Introduction: Radiation has a significant role in the management of pediatric brain tumors. Secondary complications to irradiation can include vascular malformations such as cavernous malformations, brain atrophy, necrosis, and demyelination. Although recognized as a potential complication, the pathogenesis and natural history of radiation induced cavernous malformations continues to be defined. We present a retrospective, single institution study of 138 patients who underwent cerebral radiotherapy as part of their comprehensive pediatric brain tumor management.
Methods: Institutional review board permission was obtained and a retrospective review of all available patients with a pediatric brain tumor at our institution was completed. Patients who underwent radiotherapy and developed cavernous malformations were selected and the initial tumor type, frequency, and the radiological as well as clinical history were recorded and analyzed.
Results: From 1980-2005, 134 patients received radiotherapy for a pediatric brain tumor. Of this cohort, 28 patients (21%) subsequently developed at least one cerebral cavernous malformation. 21 of the patients had multiple cavernomas while only 7 were solitary. 15 patients were male. The mean time until discovery was 13.5 years. The tumor biology included 14 gliomas, 9 medulloblastomas, and 1 ependymoma. 14 patients received chemotherapy and all received at least short term corticosteroids. One patient required surgical excision of a cavernous malformation for repeated symptomatic hemorrhages.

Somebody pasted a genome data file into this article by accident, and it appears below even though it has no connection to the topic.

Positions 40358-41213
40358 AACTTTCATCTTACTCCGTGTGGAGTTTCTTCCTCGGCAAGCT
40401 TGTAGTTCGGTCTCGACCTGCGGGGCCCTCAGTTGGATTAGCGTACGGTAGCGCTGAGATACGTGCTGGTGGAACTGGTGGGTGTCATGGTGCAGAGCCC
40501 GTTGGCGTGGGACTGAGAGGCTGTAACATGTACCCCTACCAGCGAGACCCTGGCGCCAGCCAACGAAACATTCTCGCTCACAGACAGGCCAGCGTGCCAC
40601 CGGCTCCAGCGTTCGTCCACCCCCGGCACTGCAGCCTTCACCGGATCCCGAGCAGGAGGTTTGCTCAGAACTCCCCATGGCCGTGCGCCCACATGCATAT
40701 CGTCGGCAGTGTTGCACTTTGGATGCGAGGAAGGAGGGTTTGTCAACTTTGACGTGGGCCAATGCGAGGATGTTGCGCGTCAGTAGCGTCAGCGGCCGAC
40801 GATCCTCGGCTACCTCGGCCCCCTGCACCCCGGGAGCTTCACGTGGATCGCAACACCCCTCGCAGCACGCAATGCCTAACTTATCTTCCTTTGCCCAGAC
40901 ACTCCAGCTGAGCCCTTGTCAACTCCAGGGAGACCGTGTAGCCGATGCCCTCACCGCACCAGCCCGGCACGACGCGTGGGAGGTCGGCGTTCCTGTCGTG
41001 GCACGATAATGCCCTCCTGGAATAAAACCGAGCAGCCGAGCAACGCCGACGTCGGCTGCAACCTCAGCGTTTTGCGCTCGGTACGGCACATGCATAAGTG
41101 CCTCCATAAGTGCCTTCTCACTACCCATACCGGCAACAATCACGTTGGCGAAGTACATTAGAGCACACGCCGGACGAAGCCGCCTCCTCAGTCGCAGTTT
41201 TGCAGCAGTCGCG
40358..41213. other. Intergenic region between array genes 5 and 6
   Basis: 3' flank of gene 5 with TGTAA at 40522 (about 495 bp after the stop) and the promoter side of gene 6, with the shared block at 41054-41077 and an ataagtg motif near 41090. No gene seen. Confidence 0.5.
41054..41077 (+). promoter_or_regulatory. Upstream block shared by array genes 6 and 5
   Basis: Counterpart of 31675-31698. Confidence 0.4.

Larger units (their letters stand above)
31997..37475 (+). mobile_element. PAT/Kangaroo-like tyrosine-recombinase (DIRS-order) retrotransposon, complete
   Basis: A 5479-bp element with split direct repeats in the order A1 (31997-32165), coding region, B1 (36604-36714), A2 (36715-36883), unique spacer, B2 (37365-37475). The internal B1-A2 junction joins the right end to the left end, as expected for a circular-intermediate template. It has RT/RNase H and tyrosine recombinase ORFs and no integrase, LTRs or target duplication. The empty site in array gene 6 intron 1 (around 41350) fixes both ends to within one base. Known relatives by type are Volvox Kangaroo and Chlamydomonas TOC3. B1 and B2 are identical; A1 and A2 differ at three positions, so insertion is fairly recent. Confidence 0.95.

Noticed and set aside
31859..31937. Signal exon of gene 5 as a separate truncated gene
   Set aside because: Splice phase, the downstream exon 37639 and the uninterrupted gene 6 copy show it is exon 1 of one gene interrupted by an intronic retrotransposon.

Conclusions: Cavernous malformations are a frequent long term sequalae of pediatric radiotherapy. Although common, they are rarely associated with neurological complications even decades later and are largely discovered asymptomatically during routine surveillance screening of their primary disease. Future research in our database will be focused on establishing the relationship of radiation dose, age at irradiation, localization of radiotherapy, chemotherapy, anti-epileptics, and other medications on radiation induced cavernous malformations with the hope of identifying modifiable risk factors for clinical decision making application in a prospective fashion.
Patient Care: By identifying modifiable risk factors for the formation of radiation induced cavernous malformations patients further generations of pediatric neuro-oncology patients may not carry the burden of another cerebral disease after their primary treatment completes.
Learning Objectives: 1. Identify the epidemiology and natural history of radiation induced cavernous malformations in the pediatric neuro-oncology population